To see why such differences matter, look to the last economic recovery — the long climb out of the Great Recession. During that period of regrowth, the top decile of U.S. earners captured about half of all income gains, and GDP rose accordingly. By accounting for inequality, G2 would have better reflected the sluggish rebound that most people, and particularly Black households, experienced. Similarly, G3 could have offered a more accurate assessment of long-term liabilities associated with environmental externalities. For example, researchers from the Dallas Federal Reserve estimated that the shale boom during the 2010 to 2015 period accounted for one-tenth of GDP growth during that time. A G3 indicator could have subtracted the long-term costs of associated methane emissions and groundwater pollution, presenting a more refined estimate of the net effect.
New indicators wouldn’t only spotlight societal problems. The aim would also be to capture important gains that GDP currently misses. For example, both G3 and G4 would have outpaced GDP in response to the $522 billion green stimulus that countries including China, the U.S., and South Korea enacted after the Great Recession. In addition to counting the economic boost from new investments in renewable energy and energy efficiency, G3 would have included climate benefits, while G4 would have reflected gains from cleaner air and improved health.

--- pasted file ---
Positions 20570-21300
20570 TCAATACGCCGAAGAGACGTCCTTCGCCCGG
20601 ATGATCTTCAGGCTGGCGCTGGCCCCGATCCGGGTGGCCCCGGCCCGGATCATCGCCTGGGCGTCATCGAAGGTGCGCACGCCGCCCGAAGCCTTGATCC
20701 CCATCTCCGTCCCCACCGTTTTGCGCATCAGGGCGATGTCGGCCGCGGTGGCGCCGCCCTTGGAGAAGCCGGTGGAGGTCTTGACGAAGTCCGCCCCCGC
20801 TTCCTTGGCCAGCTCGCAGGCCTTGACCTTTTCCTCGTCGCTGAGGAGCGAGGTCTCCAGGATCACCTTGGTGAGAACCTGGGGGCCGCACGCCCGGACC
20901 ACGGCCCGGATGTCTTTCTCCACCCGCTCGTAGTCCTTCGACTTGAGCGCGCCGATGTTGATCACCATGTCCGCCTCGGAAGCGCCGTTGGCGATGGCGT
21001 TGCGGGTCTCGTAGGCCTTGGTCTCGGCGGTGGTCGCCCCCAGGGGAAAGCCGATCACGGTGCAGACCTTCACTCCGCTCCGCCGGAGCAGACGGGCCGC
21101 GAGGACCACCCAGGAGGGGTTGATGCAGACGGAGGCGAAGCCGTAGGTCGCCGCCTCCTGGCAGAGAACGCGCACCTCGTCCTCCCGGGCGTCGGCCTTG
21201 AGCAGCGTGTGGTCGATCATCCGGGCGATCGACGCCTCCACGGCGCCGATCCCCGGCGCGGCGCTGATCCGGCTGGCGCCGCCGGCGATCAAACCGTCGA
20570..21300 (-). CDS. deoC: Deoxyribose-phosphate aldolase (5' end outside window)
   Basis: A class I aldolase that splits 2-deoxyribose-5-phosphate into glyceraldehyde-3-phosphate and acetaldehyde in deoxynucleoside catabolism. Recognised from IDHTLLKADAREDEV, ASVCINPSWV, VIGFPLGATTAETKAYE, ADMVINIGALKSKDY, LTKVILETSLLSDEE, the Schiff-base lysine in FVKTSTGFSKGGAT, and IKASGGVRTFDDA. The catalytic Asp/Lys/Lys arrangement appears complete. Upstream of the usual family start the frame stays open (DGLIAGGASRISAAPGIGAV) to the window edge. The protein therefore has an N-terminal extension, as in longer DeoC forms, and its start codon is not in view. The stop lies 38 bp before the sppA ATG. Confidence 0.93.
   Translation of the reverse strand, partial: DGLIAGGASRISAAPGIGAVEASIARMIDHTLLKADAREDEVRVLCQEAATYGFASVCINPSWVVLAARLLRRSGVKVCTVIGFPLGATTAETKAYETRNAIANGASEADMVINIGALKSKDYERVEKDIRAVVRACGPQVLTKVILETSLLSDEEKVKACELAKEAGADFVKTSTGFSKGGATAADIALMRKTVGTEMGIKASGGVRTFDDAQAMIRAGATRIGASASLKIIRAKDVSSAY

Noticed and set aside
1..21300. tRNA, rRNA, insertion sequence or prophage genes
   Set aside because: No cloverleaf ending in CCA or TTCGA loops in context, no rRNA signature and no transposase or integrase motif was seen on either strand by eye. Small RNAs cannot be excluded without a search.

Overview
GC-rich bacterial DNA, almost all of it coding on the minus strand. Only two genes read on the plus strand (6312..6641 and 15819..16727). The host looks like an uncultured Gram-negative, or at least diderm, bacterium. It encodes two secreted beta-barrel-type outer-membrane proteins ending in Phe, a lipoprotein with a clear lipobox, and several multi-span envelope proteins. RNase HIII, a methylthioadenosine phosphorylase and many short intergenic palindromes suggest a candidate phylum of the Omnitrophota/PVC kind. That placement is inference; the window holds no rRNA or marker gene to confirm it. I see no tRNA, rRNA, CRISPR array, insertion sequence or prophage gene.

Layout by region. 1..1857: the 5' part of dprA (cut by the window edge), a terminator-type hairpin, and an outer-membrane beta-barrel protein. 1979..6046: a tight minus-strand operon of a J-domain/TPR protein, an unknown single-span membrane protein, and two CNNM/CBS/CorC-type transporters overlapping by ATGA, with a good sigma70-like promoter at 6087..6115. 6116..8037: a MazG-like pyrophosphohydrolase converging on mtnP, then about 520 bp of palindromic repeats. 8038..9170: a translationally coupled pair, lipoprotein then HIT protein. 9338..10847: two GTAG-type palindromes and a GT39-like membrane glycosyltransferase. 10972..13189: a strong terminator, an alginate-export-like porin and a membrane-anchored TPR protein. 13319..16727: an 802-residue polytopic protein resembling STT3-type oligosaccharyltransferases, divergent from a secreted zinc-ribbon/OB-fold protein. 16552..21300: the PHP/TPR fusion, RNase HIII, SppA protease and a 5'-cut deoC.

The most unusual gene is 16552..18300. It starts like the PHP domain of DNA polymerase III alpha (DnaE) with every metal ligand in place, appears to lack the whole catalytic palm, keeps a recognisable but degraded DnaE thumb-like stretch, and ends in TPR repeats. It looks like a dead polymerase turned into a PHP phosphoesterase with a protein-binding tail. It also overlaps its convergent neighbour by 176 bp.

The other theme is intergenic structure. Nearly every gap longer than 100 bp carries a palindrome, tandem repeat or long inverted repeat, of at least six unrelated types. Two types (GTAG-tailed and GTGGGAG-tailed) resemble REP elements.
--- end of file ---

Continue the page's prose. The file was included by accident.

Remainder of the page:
Today, as governments once again craft policies to “build back better” following an economic crisis, they need indicators that reflect a meaningful conception of “better.” The incoming Biden administration has the opportunity to start the process of reimagining GDP right away. By directing the Bureau of Economic Analysis at the Department of Commerce to start working on modernizing measures, the administration likely wouldn’t need to wait for legislative action.
To be clear, upgrading GDP isn’t a creative way to find quantitative justification for a set of ideological priorities. While issues like equity and sustainability tend to be the domain of the political left, it was, after all, the conservative former French president Nicolas Sarkozy who commissioned a groundbreaking study of GDP alternatives because he saw that rural constituencies felt alienated with how the media and urban elites were portraying the state of the real economy. Rural and industrial communities in countries like the U.S. and the UK voice similar concerns today.
While matters of statistical computation rarely capture the public imagination, this one gets to the heart of a deep and timely question: How to pursue genuine thriving rather than growth for its own sake. And at a time when people across societies are seeking systemic change, reimagining GDP is one plausible way that governments can deliver.